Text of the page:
Financial institutions continue to funnel tens of billions of dollars into new coal projects, even as many of them have made public commitments to move away from financing coal and accelerate the transition to net-zero emissions.
"Opacity and Accountability: The Hidden Financial Pipelines Supporting New Coal" uncovers the discrepancy between what financial institutions publicly commit to and what their policies continue to allow, with loopholes enabling the continued financing of new coal projects. The report shows that without immediate course correction, institutions’ hollow coal policies will lock in coal power long after 2030, making it impossible to keep global warming within the limits that science demands to avoid the worst impacts of climate change.
Current finance industry restrictions, which typically apply to designated coal project finance, have worked to a point. But few institutions restrict general corporate finance, which accounts for nearly 80% of the financial pipeline.
The report breaks down the range of funding mechanisms and sources for new coal infrastructure and identifies the major financial institutions keeping these projects afloat — many in China, which accounts for roughly half of the world’s coal consumption. Outside China, dozens of institutions — including Citi, Bank of America, and JPMorgan Chase — provided a total of $338 billion USD in loans and underwriting to coal project developers during the period 2019–2021. This despite 13 of the largest 20 banks outside of China being members of the Net Zero Banking Alliance (NZBA) and committing to net zero emissions by 2050 by phasing out coal.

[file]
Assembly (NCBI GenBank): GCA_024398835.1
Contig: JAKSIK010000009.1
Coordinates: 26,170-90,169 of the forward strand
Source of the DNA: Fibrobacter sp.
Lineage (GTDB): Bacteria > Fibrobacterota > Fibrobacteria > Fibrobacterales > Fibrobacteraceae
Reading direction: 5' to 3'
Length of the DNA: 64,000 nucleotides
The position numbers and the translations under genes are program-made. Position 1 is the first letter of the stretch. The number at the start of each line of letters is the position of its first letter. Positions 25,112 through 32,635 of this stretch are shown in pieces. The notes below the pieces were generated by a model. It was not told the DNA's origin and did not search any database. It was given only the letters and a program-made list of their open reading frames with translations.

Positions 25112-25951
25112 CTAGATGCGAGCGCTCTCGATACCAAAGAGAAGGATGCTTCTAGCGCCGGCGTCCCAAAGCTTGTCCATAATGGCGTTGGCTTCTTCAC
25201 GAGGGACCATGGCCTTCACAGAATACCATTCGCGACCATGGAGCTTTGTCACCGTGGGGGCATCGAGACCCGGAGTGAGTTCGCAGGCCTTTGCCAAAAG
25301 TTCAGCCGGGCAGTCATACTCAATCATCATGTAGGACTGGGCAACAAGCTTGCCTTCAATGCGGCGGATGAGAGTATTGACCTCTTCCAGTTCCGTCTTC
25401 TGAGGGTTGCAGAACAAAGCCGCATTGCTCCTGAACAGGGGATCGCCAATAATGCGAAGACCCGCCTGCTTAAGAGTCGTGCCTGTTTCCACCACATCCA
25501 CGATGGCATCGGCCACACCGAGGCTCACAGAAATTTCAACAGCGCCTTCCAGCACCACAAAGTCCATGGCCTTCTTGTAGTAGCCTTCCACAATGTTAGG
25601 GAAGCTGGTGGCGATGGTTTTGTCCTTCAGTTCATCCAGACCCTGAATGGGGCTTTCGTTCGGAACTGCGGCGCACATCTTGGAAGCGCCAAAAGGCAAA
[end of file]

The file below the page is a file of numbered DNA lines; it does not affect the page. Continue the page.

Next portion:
The report finds similar trends for asset managers and insurers. Despite being a member of the Net Zero Asset Managers initiative (NZAM), BlackRock’s portfolio includes coal developers that are planning to build over 93 GW of new coal-fired capacity, an amount as large as the operating coal plant fleets of Japan and Germany combined. Several members of the Net-Zero Insurers Alliance (NZIA), including Beazley, Allianz, and Hannover Re, continue to hold bonds and equities in companies developing coal projects and provide insurance that helps make new coal projects more appealing to investors.
In September 2022, the UN-backed Race to Zero campaign updated its principles. Under the new criteria, that each member of Race to Zero — including the investors, banks and insurers who are part of the Glasgow Financial Alliance on Net Zero (GFANZ) — “shall phase out its development, financing, and facilitation of new unabated fossil fuels assets, including coal, in line with appropriate global, science-based scenarios.”